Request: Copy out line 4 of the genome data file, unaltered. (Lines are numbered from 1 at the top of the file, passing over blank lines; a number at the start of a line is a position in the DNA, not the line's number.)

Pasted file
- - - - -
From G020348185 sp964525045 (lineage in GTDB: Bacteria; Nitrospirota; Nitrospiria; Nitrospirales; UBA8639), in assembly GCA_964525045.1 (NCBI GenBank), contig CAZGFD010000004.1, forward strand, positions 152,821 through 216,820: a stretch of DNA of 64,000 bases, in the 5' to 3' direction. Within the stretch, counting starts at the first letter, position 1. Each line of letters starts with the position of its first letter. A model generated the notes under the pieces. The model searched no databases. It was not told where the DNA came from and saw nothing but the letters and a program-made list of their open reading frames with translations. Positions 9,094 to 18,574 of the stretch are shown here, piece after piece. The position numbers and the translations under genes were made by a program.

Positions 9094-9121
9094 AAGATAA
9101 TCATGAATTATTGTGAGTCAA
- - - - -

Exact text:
9101 TCATGAATTATTGTGAGTCAA